Temur is actually something of a cliché but a well-used one: young, an orphan, related to kings, a warrior with a quest. He’s a very capable man, loves horses and tends them before himself. The horses are also a big part of this book which was great.

Samarkar is somewhat different. She’s been trained in court, in the middle of intrigue and was sent as a bride when she was 15 (I think). Her marriage was not horrible but it wasn’t wonderful either, and ended when she asks her brother to kill her husband. She wants to be free of court and not anyone’s pawn. The only way to do that is to become a wizard. However, she still has to do as her masters bid her so she’s not free. She can change substances, conjure things (like make water from the moisture in the air), and she knows healing plant.

They are joined by other people later in the book. I found the tiger-like magical person to be the most interesting one of the lot. They are all very capable and work well together even after just a short time.

The book doesn’t have a conclusion. It just ends and with a twist that will no doubt influence the rest of the series.

A stand-alone sf/f book.

Publication year: 1993
Format: print
Publisher: ROC
Page count: 384

Traitors has an sf premise: the book is set is another planet which humans colonized centuries ago and the people know it. However, mostly it reads like fantasy. The countries in this setting are islands so you need to have either a ship or an air-born shuttle to go from one country to the next. All high tech is controlled by one nation, Vorgel, and while other nations can use them, the Vorgellians keep tight reins on the tech so nobody else can build anything high tech, anything from laser pistols to shuttles.

The Kingdom is a place where, at the surface anyway, art and artists are regarded highly. However, the Kingdom has a very cruel and rigid caste system. In it, young children are tested for their level of Talent (in any form of art, such as dance, poetry, or music and also in Magic). Those with A-level Talent are then expected to perform so that their performances bring money to the government. Those without A-level Talent are essentially used for scouting rich targets (in foreign countries) and robbing them. Also, a person can have only one Talent and only one A-level Talent in one family. Of course, the Kingdom don’t admit that they steal to anyone outside. Golga is a neighboring country where all frivolous thing, such as fiction and other arts, are forbidden. Supposedly, the Golgans kill all Kingdom members they get their hands on.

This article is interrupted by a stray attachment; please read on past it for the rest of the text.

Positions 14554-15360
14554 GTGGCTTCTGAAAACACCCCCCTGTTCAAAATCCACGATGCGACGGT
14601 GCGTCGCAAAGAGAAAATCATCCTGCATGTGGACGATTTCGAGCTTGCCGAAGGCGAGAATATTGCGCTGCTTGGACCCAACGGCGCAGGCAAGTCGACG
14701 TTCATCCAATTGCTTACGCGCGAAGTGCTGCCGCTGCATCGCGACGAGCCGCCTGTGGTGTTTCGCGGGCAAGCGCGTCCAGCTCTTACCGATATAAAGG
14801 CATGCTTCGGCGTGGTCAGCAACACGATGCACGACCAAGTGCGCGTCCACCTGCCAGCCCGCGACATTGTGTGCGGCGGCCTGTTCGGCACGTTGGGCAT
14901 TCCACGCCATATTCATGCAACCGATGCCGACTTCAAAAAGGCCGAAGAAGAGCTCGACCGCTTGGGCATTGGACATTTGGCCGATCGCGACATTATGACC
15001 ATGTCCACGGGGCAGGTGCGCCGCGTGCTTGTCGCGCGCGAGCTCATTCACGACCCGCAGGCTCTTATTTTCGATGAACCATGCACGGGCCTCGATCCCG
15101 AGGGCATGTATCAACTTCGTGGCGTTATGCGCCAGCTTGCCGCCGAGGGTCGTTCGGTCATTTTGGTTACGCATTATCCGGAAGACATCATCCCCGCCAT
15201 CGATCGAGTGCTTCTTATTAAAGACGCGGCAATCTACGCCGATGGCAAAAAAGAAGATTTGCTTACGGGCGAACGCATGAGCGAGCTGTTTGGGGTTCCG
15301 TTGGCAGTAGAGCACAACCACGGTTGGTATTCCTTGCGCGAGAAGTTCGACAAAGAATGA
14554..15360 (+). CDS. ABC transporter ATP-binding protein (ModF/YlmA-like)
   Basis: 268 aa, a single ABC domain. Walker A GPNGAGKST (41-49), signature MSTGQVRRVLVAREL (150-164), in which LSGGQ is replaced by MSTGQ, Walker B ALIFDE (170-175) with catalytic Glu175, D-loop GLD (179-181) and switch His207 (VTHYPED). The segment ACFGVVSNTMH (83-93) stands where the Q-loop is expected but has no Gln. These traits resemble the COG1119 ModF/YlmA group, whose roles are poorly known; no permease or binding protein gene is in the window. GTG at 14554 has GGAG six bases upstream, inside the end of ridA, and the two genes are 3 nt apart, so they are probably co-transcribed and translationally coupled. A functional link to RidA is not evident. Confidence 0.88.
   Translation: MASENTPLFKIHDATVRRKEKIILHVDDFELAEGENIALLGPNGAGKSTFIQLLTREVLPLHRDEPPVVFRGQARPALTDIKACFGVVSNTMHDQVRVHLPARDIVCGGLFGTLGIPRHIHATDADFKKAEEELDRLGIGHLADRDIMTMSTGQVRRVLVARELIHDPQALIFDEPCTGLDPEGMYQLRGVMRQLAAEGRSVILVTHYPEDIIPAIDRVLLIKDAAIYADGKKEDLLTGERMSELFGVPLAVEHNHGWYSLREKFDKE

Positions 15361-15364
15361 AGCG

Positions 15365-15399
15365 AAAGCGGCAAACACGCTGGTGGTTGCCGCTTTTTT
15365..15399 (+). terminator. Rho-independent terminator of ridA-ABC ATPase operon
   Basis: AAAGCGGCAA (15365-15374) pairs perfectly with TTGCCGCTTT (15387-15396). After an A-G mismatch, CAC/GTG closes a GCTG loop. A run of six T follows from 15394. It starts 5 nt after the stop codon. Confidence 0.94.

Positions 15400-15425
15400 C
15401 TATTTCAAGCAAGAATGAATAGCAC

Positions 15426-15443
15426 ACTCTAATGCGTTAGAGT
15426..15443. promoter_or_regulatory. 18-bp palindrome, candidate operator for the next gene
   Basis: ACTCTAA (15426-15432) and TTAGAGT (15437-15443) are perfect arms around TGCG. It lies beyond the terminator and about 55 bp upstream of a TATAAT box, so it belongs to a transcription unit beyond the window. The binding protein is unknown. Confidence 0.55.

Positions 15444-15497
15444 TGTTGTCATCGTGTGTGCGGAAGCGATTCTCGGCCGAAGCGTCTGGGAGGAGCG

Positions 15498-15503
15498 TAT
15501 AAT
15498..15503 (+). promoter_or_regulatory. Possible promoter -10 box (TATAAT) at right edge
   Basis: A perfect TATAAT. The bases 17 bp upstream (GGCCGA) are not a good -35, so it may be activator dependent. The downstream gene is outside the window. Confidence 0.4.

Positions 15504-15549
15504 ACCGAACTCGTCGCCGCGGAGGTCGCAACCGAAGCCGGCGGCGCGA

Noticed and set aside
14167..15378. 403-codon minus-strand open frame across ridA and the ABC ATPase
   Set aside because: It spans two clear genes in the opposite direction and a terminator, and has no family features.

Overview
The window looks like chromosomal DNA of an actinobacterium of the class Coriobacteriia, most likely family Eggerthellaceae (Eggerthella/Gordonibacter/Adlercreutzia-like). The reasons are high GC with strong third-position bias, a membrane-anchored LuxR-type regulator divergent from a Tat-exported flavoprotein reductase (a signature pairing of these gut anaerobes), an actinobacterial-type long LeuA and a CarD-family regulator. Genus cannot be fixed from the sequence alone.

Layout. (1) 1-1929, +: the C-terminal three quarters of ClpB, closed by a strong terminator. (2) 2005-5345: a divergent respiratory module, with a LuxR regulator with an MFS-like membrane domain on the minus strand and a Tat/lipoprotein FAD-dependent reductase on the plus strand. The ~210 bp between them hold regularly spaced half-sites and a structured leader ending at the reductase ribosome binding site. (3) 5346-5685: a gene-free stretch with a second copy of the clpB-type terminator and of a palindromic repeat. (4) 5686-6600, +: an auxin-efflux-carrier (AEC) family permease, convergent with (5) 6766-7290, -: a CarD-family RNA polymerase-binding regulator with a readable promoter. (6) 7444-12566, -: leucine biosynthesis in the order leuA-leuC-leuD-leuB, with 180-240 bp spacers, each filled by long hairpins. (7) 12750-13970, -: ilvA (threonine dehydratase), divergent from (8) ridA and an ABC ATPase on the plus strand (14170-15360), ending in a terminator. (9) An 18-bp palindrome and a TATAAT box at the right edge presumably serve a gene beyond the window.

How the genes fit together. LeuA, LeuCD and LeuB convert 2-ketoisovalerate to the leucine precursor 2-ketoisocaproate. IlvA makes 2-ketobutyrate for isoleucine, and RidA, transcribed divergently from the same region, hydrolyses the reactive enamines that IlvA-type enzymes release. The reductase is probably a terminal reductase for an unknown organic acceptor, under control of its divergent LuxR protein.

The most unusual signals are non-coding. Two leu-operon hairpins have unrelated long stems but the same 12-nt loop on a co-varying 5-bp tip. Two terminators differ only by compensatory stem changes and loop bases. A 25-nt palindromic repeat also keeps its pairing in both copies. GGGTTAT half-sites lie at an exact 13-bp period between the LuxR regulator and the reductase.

Emilio Diante is an A-level Dance Talent. One day, he comes home and finds his family brutally murdered. He knows that the Queen has done it. So, he stows away on a ship, heading for somewhere else, anywhere else. He’s rather become a slave than stay in the Kingdom. However, a mage aboard notices him and the only place where he can stay is Golga. Diante is sure that he will be killed but instead the ruler of Golga, the Golgoth, gives Diante one chance to prove himself and stay. Diante takes that chance. 15 years later, he’s the head of detectives in the Golga capital and one of the ruler’s most trusted advisors. Then, he finds a badly beaten and burned Kingdom woman near the port. He and his closest friend, a wine merchant, take the woman to heal in a resort where they can hopefully rebuild her broken body. On the island resort Diante meets and falls quickly in love with a stunningly beautiful woman. He suspects that she’s from Kingdom but waves away his concerns. That turns out to be a mistake.

As usual with Rusch, I loved the setting. However, this is one of her earlier books and it shows a little.

The various nations we’re given a glimpse of are fascinating. Apparently, the people who founded them, made them opposites of each other. For example, Golga was once part of the Kingdom but the future Golgans rebelled and when they founded their own country, they forbade anything resembling the Kingdom, namely the arts.

Diante is the only POV character so his opinions color everything. He’s a very serious and duty-focused man. He’s only loyal to the Golgoth who trusts Diante. But few others trust Diante. The wine merchant is his only friend and he’s closed himself off from other people so much that he hasn’t had a romantic relationship until he meets the woman at the resort. Also, when he gives someone his loyalty, he has very hard time letting go.

Sheba, the woman Diante falls for, remains a mystery. We don’t see her reasons for her choices. The other major characters change through the story. The Golgoth is another very duty-bound man who will do anything for betterment of his country. He’s also quite different from his reputation in the Kingdom. The wine merchant starts out like a plot device (urging Diante to do something he normally wouldn’t do: take a vacation) but gets deeper during the story. The same thing happens to the wounded woman.

I rather enjoyed this book but it’s not one of Rusch’s best, even though it has some quite unusual twists which I quite enjoyed and the ending was also somewhat unusual (for fantasy).